A discussion of market entry strategies in emerging markets

Seminar Paper, 2016

18 Pages, Grade: 1,3


Table of content

List of abbreviations

List of figures

1 Introduction
1.1 Objective of the term paper
1.2 Course of investigation

2 Definition and characterisation of emerging markets

3 Factors affecting the market entry strategy
3.1 Internal factors
3.2 External factors
3.3 Chances and risks of entering emerging markets

4 Market entry strategies
4.1 Export
4.2 Contractual
4.3 Investment

5 Critical analysis of market entry strategies for emerging markets

6 Conclusion


List of abbreviations

Abbildung in dieser Leseprobe nicht enthalten

List of figures

Figure 1: The portion of the BRIC countries of the global GDP from 2005 to 2015 2

1 Introduction

After the time of industrialism, business changed due to globalisation. By opening mar­kets more companies occurred on not native markets. And the world still grows closer. Through globalisation the access to markets is uncomplicated and the entrance is easier because economic rules are accepted worldwide to maximise profits and productivity.

In the early 1980s companies started to focus on emerging markets since markets of industrialised countries are saturated and a further expansion on those markets is un­promising. High growth potential, rapidly rising needs of the consumers and low com­petition attract companies of all sizes and various industries to enter emerging markets. But to guarantee a successful market entry internationalizing companies have to answer the following questions. What is the targeted market and how do they want to operate there? Crucial for the way of internationalisation is the market entry strategy.

1.1 Objective of the term paper

This term paper shall give an overview of different options to enter an emerging market and indicate a company about identifying the most promising market entry strategy. Which factors determine the market entry strategy for an emerging market? To answer these questions company and market specific factors in terms of emerging markets will be considered. E.g. company size, market potential or social and cultural differences might eliminate strategies already before. But are the chances opening up by entering an emerging market predominant and worth the risk?

1.2 Course of investigation

Following the introduction, the second chapter provides definitions of emerging markets and developing countries. Furthermore it illustrates the characteristics of emerging mar­kets on the basis of the BRIC countries. In Chapter three factors affecting the decision for a market entry strategy are displayed. Moreover this chapter includes chances and risks of entering emerging markets. Chapter four explains different market entry strate­gies which are then critically analysed with regard to the previous findings in chapter five. On this basis chapter six provides the conclusion including answers to the afore­mentioned questions.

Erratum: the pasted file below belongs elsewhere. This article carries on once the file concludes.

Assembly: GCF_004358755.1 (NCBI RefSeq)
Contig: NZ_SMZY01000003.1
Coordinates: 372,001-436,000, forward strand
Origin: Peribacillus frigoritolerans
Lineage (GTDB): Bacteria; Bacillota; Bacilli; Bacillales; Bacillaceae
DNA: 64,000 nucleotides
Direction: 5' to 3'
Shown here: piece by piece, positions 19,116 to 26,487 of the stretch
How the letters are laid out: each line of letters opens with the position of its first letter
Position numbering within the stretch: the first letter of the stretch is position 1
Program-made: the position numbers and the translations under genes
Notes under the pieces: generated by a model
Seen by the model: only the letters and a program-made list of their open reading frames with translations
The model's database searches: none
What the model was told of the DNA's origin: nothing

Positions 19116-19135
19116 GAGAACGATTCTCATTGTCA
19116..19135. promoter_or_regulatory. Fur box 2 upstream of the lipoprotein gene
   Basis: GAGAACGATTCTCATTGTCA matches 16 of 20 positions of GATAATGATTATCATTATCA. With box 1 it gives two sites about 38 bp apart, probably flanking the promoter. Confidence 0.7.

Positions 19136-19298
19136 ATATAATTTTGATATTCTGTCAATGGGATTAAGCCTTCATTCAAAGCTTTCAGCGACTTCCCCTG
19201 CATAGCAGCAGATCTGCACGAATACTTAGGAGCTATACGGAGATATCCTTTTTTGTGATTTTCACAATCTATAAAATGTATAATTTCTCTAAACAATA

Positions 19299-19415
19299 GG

2 Definition and characterisation of emerging markets

The term emerging market is used to describe the capital markets of emerging nations.1 It was mentioned first in 1981 at the International Finance Corporation.2 In general de­veloping countries have a low or middle income and a geographic distance to industrial­ised countries.3 But developing countries need to be distinguished in developing and relatively advanced or rather emerging countries.4

To identify an emerging market the country has to show an above average Gross Do­mestic Product and Per Capita Income. The Government needs to introduce specific industrialisation politics to adopt market based frameworks.5 Paradigmatically for these characteristics are the BRIC countries Brazil, Russia, India and China.6

Abbildung in dieser Leseprobe nicht enthalten

Figure 1: The portion of the BRIC countries of the global GDP from 2005 to 20157

As indicated in figure 1 the aforementioned BRIC countries already generate approx. 30% of the world's GDP by the end of 2015. The trend over the past decade shows the growing importance of developing countries. With the largest of all emerging markets China grows faster and in a more significant way compared to the remaining BRIC countries.8 They increased their GDP by 7% since 2005. This development is due to the interference of the government followed by steadily increasing incomes because people face better market conditions.9 For comparison only, Germany and other industrialised countries increased by 1-2%.10

These figures suggest a rapid growth which is one of the main characteristics of emerg­ing markets. The rapid growth is driven by the change of the customer's buying behav­iour due to higher incomes and better market conditions as mentioned before.11 These changes cause strategy adjustments and product adaptations for companies to keep up with their customers.12

Besides, for emerging markets the lack of infrastructure is distinctive. That includes missing traffic systems, insufficient water supply and bad sanitary conditions. Further­more many people have no access to electricity. E.g., in China, the country accelerating most over the past decade, about 44% of the population lives rural without any connec­tion to developed areas.13 Thus the people cannot participate in consumption because of missing distribution channels. But this leads to the opportunity for western companies to set up appropriate distribution channels and to open up new sales areas according to the customer's and company's needs.14 Above all companies capable to adapt those condi­tions are able to enter the market and to generate revenue. But also local companies can use the situation in order to grow and participate.